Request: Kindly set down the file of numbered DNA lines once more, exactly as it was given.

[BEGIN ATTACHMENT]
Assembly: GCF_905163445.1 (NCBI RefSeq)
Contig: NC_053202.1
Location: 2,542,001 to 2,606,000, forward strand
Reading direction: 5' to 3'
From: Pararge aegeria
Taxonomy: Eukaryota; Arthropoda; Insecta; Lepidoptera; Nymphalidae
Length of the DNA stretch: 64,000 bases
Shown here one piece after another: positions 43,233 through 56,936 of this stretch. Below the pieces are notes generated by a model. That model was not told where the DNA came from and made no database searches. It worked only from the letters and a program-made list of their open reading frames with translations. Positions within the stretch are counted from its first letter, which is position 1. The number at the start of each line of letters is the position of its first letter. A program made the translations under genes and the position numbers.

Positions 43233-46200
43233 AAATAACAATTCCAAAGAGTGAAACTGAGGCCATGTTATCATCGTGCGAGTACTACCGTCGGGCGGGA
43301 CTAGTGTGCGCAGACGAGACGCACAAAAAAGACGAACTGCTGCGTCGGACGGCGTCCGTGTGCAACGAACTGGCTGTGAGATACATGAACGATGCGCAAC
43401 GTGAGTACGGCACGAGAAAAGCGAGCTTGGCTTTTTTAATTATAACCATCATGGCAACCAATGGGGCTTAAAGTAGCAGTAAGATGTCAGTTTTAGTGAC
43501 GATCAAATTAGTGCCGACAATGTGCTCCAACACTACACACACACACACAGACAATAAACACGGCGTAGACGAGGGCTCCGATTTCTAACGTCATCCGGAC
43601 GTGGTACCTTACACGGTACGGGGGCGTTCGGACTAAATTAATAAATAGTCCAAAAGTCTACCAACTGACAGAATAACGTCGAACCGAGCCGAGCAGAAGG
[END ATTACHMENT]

Assembly: GCF_905163445.1 (NCBI RefSeq)
Contig: NC_053202.1
Location: 2,542,001 to 2,606,000, forward strand
Reading direction: 5' to 3'
From: Pararge aegeria
Taxonomy: Eukaryota; Arthropoda; Insecta; Lepidoptera; Nymphalidae
Length of the DNA stretch: 64,000 bases
Shown here one piece after another: positions 43,233 through 56,936 of this stretch. Below the pieces are notes generated by a model. That model was not told where the DNA came from and made no database searches. It worked only from the letters and a program-made list of their open reading frames with translations. Positions within the stretch are counted from its first letter, which is position 1. The number at the start of each line of letters is the position of its first letter. A program made the translations under genes and the position numbers.

Positions 43233-46200
43233 AAATAACAATTCCAAAGAGTGAAACTGAGGCCATGTTATCATCGTGCGAGTACTACCGTCGGGCGGGA
43301 CTAGTGTGCGCAGACGAGACGCACAAAAAAGACGAACTGCTGCGTCGGACGGCGTCCGTGTGCAACGAACTGGCTGTGAGATACATGAACGATGCGCAAC
43401 GTGAGTACGGCACGAGAAAAGCGAGCTTGGCTTTTTTAATTATAACCATCATGGCAACCAATGGGGCTTAAAGTAGCAGTAAGATGTCAGTTTTAGTGAC
43501 GATCAAATTAGTGCCGACAATGTGCTCCAACACTACACACACACACACAGACAATAAACACGGCGTAGACGAGGGCTCCGATTTCTAACGTCATCCGGAC
43601 GTGGTACCTTACACGGTACGGGGGCGTTCGGACTAAATTAATAAATAGTCCAAAAGTCTACCAACTGACAGAATAACGTCGAACCGAGCCGAGCAGAAGG